Leaderboard: Jon Rahm (-10), Austin Cook (-9), Andrew Landry (-9), Jason Kokrak (-9), Brandon Harkins (-8), Martin Piller (-8), Aaron Wise (-8), Beau Hossler (-8)

    What it means: Rahm is coming off a runner-up finish two weeks ago at Kapalua, and he picked up right where he left off with a 10-under 62 at La Quinta Country Club. It marked his lowest career round on the PGA Tour, and it gave him a one-shot lead heading to the Nicklaus Tournament Course. Cook is the only player within two shots of Rahm who has won already on Tour.

    Round of the day: Rahm got off to a fast start, playing his first seven holes in 6 under, and he made it around La Quinta without dropping a shot. The 62 bettered his previous career low on Tour by two shots and it included an eagle on the par-5 fifth hole to go along with eight birdies.

    Best of the rest: Cook was a winner earlier this season at the RSM Classic, and he's now in the mix for trophy No. 2 following a 9-under 63 on the Nicklaus Tournament Course. Like Rahm, he opened with a seven-hole stretch at 6 under and turned in a scorecard without a bogey. He'll now head to the more difficult Stadium Course for his second round.

    Biggest disappointment: Patrick Reed blitzed the three-course rotation in Palm Springs en route to his first career Tour title back in 2014, but he's unlikely to repeat that feat after opening with a 2-over 74 on the Nicklaus Tournament course. Reed made only one birdie against three bogeys and was one of only 32 players in the 156-man field who failed to break par in the opening round.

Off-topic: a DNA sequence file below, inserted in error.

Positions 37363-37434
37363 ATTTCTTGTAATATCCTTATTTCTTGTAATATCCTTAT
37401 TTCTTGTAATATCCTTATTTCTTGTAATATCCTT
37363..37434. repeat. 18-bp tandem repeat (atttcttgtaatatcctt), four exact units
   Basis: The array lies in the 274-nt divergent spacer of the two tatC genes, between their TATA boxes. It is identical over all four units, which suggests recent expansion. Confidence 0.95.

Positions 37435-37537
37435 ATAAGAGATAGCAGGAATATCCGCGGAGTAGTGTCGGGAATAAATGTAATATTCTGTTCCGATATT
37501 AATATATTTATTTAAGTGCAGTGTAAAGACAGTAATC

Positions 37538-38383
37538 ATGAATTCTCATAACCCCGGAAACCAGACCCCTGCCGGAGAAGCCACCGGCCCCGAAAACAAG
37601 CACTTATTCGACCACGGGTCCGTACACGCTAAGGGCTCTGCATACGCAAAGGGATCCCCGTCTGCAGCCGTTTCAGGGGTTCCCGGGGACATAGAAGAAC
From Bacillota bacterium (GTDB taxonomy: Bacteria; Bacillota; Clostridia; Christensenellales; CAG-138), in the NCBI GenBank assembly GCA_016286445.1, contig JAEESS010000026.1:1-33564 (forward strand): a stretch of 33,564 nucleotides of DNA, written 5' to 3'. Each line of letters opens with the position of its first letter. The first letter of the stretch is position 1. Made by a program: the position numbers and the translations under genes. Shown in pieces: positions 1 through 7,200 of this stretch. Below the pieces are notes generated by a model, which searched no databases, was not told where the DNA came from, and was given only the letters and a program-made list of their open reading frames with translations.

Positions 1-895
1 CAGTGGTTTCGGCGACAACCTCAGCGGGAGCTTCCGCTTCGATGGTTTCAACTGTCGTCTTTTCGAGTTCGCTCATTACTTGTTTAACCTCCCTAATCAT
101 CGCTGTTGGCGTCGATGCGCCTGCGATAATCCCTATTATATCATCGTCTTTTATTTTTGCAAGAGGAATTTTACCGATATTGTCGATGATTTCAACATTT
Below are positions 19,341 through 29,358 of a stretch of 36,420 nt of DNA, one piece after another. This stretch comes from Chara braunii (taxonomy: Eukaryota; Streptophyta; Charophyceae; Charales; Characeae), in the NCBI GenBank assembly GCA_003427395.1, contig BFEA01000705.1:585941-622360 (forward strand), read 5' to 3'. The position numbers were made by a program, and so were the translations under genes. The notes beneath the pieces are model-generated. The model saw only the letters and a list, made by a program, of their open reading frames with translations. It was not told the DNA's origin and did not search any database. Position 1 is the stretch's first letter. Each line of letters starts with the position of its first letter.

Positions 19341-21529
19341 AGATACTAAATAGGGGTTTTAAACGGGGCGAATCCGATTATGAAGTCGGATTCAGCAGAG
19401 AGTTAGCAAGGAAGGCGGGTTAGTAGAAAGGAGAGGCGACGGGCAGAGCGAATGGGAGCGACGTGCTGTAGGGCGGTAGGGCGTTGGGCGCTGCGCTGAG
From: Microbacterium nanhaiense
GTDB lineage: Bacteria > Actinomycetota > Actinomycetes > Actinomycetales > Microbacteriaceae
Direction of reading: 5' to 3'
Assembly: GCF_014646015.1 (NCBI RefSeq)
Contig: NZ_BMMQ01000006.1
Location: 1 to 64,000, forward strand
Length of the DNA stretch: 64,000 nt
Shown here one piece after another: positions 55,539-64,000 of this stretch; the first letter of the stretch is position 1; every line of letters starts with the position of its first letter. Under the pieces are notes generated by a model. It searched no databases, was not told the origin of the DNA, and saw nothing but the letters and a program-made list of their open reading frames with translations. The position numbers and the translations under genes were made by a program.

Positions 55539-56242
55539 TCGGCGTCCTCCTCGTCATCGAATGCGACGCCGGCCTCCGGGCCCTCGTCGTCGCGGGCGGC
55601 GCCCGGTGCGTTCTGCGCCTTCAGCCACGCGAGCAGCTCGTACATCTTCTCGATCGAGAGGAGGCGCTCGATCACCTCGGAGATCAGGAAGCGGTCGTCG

Main storyline heading into Friday: Rahm deserves the spotlight, as he entered the week as one of the event's headliners and did nothing to lose that billing in the opening round. But the pack of contenders is sure to keep pace, while players like Phil Mickelson (-2) will look to put up a low score in order to build some momentum heading into the weekend.

    Shot of the day: Wesley Bryan's 7-under 65 on the Nicklaus Tournament course was helped in large part by an eagle on the par-4 10th, where he holed a 54-degree wedge from 112 yards away. Bryan went on to birdie the next hole amid a five-hole stretch of 5 under play.

    Quote of the day: "Shot 10 under par. There's not much more I can ask for." - Rahm